I love it, because nothing says class and sophistication like a lack of basic language skills.

Now while I’d love to extinguish the people who came up with this card and who want this card, I think leaving things exactly as they are is a much better solution … because not only does it make the people at the bank look the sad, shallow, idiotic wankers they are, it also ensures anyone who pulls this card out looks the sort of pathetic, egotistical, insecure and unsophisticated asshole they truly are.

That’s what I call a WIN:WIN in my book.

I will always love and miss Asia with all my heart, but I will always hate the lazy, contrived, aspirational bullshit that the marketing departments of so many companies continue to peddle.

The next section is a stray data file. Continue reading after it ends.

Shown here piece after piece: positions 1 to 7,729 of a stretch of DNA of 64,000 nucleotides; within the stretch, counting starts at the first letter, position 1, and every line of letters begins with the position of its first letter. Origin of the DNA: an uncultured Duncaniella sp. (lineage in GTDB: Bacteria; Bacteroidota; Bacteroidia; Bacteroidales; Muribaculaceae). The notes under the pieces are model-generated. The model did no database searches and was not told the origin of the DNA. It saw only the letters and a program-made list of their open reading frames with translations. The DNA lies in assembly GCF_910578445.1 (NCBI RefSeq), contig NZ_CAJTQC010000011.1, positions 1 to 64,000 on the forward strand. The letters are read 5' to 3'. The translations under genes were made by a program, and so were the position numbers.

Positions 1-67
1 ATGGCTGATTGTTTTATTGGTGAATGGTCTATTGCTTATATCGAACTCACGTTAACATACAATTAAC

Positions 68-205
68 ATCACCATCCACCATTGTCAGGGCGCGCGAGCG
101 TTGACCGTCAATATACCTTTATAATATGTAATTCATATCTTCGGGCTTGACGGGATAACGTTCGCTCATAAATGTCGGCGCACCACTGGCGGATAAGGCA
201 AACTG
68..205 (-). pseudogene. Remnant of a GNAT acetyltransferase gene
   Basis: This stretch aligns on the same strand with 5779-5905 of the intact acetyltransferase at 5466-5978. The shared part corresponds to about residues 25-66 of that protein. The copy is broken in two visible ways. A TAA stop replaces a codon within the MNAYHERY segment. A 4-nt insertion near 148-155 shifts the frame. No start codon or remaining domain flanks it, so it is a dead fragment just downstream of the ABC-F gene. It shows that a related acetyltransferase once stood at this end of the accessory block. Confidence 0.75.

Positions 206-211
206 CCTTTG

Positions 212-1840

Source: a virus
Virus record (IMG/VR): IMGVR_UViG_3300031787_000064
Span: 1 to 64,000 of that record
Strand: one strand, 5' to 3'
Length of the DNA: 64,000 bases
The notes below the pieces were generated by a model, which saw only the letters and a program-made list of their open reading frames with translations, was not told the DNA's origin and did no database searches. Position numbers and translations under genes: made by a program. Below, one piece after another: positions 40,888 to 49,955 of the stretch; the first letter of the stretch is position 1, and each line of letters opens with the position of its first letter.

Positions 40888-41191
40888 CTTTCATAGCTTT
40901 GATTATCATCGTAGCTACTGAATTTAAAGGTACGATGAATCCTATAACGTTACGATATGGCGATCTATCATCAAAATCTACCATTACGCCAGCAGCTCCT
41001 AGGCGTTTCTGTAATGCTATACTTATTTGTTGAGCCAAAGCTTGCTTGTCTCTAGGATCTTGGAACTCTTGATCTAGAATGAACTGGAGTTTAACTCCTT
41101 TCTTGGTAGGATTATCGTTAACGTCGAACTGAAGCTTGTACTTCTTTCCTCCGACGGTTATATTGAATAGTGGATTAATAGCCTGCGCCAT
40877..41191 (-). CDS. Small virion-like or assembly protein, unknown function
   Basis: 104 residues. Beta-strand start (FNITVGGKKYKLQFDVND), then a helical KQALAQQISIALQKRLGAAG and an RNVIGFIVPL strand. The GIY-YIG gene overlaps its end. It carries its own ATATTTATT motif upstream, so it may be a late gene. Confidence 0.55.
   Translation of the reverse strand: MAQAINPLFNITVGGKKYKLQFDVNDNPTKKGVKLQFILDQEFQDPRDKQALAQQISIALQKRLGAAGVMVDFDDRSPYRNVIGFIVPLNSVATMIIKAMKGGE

Don’t Fall In Love With Your Own Voice …

So I know that the first reaction most people will have reading the title of this post is, “Pot. Kettle. Black.”

And I get it, I can talk. A lot.

But the thing is, in actual client meetings, I’m much more surgical.

There’s a couple of reasons for this.

The first is I am genuinely interested to hear what others in the room think.

The second is it allows me the time to truly consider my point of view in consideration of all we’ve heard.

And thirdly, I can ensure my POV has the opportunity to be shaped by others perspectives that I may not have considered.

However there are 2 occasions where I don’t follow these rules.

The first is when the room requires some sort of ignition to commence debate.

I know we live in times where everyone seems to have a point of view on everything, but there are occasions when silence happens and when it does, my role is to kick things off so a topic finds its natural rhythm and momentum with the rest of the attendees.

The other time I enter the fray earlier is when we have the self-appointed expert.